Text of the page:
May
16

The Limits of Metaphor

Posted by Jamaal Thomas on Thursday, May 16th, 2013 at 10:00:25 AM

The recent success of movies based on superhero comics has inspired some smart conversation about how the political and social themes buried in the comics should evolve as the franchises are translated in different mediums. It’s a conversation that reminds me of the potential of these stories to explore meaningful issues in other media and the limits of superhero comics published by Marvel and DC.

Alyssa Rosenberg of Think Progress wrote an interesting post about the themes in superhero narratives, noting that:

“X-Men is an engine for exploring ideas about collective identity, about genetics as a source of identity, about the Holocaust, about the regulation of extraordinary abilities. The toys are extras, not the point. Ditto for Star Trek, where things like warp drives and beaming are a way of getting the characters rapidly into a lot of different situations that are about opening up everything from interracial relationships to the question of whether artificial intelligences have rights. If those ideas get lost in the rise of geek culture as a massively consumed corporate product, we’re losing a lot of what made those franchises so deeply engaging, and objects of such deep identification and debate in the first place.”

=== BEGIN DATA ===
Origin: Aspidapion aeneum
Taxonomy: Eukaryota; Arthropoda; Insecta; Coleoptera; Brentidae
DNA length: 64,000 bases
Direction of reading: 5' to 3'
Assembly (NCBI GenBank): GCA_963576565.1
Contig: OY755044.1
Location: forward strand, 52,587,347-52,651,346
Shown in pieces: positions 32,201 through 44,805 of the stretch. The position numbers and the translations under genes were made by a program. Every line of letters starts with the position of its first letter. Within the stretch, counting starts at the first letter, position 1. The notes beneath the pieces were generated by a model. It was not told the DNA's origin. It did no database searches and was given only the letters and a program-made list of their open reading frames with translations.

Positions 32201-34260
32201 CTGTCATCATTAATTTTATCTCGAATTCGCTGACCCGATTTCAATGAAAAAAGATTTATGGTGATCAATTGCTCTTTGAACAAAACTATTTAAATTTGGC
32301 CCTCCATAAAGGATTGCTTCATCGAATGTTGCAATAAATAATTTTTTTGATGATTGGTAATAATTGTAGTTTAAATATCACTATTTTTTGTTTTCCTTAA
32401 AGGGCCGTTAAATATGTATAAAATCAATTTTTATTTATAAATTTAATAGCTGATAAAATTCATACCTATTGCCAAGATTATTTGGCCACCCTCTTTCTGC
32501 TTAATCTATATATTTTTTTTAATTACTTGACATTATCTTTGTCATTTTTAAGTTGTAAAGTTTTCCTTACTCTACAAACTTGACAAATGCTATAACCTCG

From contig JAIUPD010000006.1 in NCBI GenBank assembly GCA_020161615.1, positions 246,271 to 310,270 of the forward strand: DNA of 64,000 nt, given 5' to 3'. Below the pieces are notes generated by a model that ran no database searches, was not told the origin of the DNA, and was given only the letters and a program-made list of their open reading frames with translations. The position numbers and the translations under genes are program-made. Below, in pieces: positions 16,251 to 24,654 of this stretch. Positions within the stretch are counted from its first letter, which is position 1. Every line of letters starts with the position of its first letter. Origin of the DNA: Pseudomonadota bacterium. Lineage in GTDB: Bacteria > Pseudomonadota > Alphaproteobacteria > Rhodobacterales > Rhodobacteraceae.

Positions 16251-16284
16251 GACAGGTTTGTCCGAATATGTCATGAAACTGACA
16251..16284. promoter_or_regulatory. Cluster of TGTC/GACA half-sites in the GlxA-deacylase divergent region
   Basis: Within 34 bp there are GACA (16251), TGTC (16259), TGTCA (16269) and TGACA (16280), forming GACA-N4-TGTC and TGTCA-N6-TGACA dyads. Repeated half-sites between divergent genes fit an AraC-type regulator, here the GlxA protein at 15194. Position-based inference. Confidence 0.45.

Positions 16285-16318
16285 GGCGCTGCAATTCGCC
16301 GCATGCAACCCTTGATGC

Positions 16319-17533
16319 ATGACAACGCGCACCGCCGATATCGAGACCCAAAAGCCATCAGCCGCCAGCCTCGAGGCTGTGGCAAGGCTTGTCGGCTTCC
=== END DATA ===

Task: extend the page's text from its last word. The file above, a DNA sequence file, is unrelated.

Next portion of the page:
I’ll admit, when I first read this, I mistakenly assumed that she was referring to the comics, not the series of films. When it comes to the films, I think she’s mostly right. Bryan Singer and Matthew Vaughn were explicitly aiming for more than just the typical action franchise with the X-films, and came surprisingly close to sustaining a metaphor for the gay experience. Chris Nolan’s Batman movies were a meditation on the post 9/11 security state and Bryan Singer’s flawed but interesting Superman Returns explored notions of manhood and fatherhood.

In contrast, violence and melodramatic soap opera are so firmly embedded at the core of Marvel and DC superhero comics that it’s much harder to argue that the “toys” aren’t the point. The allusions to identity, community and minorities are effective when used as accents to help the reader fill in the gaps of the fictional world. In superhero books, a writer who borrows the language, imagery and/or motifs that the reader associates with real world is like an artist who uses photo reference to transform generic locations into places that feel real. Think of how Grant Morrison evoked the intergenerational tensions in the civil rights movement in the late 1960′s and the American rock scene in the 1970′s in his run on New X-Men to encourage the reader to imagine a fully realized mutant culture that had never really been fleshed out in the comic books.